On Appeal from the District Court of the Virgin Islands
Division of St. Croix (D.C. Civil Action No. 96-cv-00006)
Before: SCIRICA, NYGAARD and McKEE, Circuit Judges
The issue on appeal in this habeas corpus case is the validity of the extradition treaty between the United States and Trinidad and Tobago. The district court found there was a valid treaty permitting extradition. We will affirm.
In 1991, Lolita Saroop, a citizen of Trinidad and Tobago, was indicted in the United States Virgin Islands for drug trafficking and conspiracy. *fn1 She was charged with supplying and packaging illegal drugs for a conspiracy based in St. Croix and profiting from their sale. *fn2
Citing a 1931 treaty between the United States and Great Britain, the United States sought her extradition. *fn3 Saroop claimed the 1931 United States-Great Britain treaty was never ratified by the independent nation of Trinidad and Tobago. An invalid treaty, she argued, could not support her extradition. But the Trinidad and Tobago courts found the treaty valid and refused to quash the extradition arrest warrant. In 1995, the government of Trinidad and Tobago surrendered Saroop to the United States Marshal for transfer to St. Croix.
While awaiting trial in the United States Virgin Islands, Saroop filed a petition in absentia with the Privy Council for leave to appeal from the judgment of the High Court of Justice of Trinidad and Tobago. The Privy Council is the court of last resort in the British Commonwealth of which Trinidad and Tobago is a participating member. This legal structure survived Trinidad and Tobago's independence from Great Britain. The Privy Council denied her petition without a hearing.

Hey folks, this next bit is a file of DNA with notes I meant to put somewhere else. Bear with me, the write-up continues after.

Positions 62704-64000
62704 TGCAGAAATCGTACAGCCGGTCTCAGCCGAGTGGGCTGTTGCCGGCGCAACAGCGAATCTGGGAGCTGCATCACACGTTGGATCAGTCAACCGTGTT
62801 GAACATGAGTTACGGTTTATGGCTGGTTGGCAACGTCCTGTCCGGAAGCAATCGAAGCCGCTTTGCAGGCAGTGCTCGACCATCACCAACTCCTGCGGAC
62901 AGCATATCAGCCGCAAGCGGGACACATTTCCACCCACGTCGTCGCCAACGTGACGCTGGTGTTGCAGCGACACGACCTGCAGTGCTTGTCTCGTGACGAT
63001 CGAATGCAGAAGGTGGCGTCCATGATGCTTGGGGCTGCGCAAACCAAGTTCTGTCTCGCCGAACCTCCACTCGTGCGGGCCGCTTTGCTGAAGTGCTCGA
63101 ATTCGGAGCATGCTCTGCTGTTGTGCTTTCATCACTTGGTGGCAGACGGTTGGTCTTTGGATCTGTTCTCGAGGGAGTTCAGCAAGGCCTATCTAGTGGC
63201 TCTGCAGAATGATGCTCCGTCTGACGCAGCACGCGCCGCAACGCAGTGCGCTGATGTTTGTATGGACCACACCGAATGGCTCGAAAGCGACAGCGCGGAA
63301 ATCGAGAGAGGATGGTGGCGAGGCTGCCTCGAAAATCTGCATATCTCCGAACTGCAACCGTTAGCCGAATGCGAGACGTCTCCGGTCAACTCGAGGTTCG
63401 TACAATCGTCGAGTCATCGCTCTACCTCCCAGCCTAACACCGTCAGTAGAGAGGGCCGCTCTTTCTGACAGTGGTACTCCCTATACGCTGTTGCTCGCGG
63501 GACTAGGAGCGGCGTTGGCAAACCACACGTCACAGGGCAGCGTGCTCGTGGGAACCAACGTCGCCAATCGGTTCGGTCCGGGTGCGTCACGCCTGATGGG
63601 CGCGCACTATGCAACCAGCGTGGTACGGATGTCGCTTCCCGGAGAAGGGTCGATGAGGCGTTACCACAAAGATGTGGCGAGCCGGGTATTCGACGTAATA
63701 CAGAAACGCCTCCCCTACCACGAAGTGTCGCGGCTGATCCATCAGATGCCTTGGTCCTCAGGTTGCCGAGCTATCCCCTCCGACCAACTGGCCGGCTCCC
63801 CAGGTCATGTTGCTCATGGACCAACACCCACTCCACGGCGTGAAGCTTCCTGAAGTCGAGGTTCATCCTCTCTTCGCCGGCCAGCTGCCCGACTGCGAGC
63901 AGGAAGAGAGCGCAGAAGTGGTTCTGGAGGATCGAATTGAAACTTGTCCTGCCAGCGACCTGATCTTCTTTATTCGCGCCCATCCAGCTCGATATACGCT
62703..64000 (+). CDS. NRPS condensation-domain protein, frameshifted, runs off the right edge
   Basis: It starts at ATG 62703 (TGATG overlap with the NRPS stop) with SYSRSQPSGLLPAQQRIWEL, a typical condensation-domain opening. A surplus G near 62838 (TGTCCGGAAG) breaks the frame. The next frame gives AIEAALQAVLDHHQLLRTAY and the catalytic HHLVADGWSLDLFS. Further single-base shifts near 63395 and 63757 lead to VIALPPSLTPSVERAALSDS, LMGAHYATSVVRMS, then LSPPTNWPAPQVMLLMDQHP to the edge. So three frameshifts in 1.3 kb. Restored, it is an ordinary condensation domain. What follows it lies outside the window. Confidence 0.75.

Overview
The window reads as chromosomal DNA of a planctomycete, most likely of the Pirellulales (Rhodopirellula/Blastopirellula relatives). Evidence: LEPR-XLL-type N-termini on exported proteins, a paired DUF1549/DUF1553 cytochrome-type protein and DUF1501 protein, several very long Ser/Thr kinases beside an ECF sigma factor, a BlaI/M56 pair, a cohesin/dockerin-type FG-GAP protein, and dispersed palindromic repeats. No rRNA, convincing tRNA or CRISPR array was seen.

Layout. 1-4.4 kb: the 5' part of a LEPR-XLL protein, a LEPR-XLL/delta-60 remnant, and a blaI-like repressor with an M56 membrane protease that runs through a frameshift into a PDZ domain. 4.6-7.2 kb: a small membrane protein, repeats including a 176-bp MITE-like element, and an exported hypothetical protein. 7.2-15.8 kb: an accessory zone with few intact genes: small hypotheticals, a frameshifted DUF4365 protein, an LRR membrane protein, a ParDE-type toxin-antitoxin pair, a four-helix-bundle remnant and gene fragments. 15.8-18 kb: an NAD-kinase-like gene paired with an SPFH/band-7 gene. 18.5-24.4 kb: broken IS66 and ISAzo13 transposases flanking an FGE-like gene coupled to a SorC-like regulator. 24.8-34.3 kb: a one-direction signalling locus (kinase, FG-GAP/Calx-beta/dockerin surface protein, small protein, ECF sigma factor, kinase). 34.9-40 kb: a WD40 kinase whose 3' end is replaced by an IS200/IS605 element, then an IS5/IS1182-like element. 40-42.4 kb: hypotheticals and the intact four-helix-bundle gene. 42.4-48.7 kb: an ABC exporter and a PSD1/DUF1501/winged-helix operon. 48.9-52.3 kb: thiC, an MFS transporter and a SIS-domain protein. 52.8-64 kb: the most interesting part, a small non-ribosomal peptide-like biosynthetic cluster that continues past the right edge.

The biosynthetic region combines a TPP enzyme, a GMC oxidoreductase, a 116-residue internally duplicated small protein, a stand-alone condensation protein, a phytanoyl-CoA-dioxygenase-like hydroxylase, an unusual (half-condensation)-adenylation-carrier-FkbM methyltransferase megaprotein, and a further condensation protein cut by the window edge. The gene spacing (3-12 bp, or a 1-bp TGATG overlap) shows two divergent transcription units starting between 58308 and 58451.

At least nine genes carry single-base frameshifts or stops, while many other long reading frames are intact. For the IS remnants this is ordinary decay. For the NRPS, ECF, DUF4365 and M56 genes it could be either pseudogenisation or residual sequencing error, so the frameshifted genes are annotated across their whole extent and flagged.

In 1996, Saroop filed a habeas corpus petition under 28 U.S.C. Section(s) 2255 in the District Court for the Virgin Islands raising the same argument rejected by Trinidad and Tobago -- that her extradition was unlawful because there was no valid extradition treaty. Finding a valid treaty between the two nations, the district court denied her petition. This appeal followed. *fn4
We have jurisdiction under 28 U.S.C. Section(s) 1291. We review legal conclusions on a plenary basis and factual findings for clear error. Yohn v. Love, 76 F.3d 508, 515 (3d Cir. 1996); United States ex rel. Schiano v. Luther, 954 F.2d 910, 911 (3d Cir. 1992). Interpretations of foreign law are subject to plenary review and may be resolved by reference to any relevant information. Grupo Protexa S.A. v. All American Marine Slip, a Div. of Marine Office of America Corp., 20 F.3d 1224, 1239 (3d Cir.), cert. denied, 115 S. Ct. 481 (1994); Kilbarr Corp. v. Business Sys. Inc., B.V., 990 F.2d 83, 87-88 (3d Cir. 1993); Mobile Marine Sales, Ltd. v. M/V Prodromos, 776 F.2d 85, 89 (3d Cir. 1985); Fed. R. Civ. P. 44.1.
Because treaties are agreements between nations, individuals ordinarily may not challenge treaty interpretations in the absence of an express provision within the treaty or an action brought by a signatory nation. Although the district court found Saroop had standing, the government contends only Trinidad and Tobago had standing to sue. *fn5 See United States v. Riviere, 924 F.2d 1289, 1298-1301 (3d Cir. 1991) ("Dominica has exercised its power to surrender Riviere as a matter of comity for charges not listed in the extradition order; Riviere has no basis for objection to its actions."); Matta-Ballesteros v. Henman, 896 F.2d 255, 259 (7th Cir.), cert. denied, 498 U.S. 878 (1990) ("Treaties are designed to protect the sovereign interest of nations, and it is up to the offended nations to determine whether a violation of sovereign interests has occurred and requires redress"); United States v. Diwan, 864 F.2d 715, 721 (11th Cir.), cert. denied, 492 U.S. 921 (1989); United States v. Najohn, 785 F.2d 1420, 1422 (9th Cir.), cert. denied, 479 U.S. 1009 (1986).
Had Saroop brought suit invoking the treaty or the Rule of Specialty, she would lack standing. *fn6 United States v. Riviere, 924 F.2d 1289, 1300-1301 (3d Cir. 1991); Matta-Ballesteros v. Henman, 896 F.2d 255, 259 (7th Cir.), cert. denied, 498 U.S. 878 (1990) ("It is well established that individuals have no standing to challenge violations of international treaties in the absence of a protest by the sovereigns involved."); United States v. Cordero, 668 F.2d 32, 37 (1st Cir. ...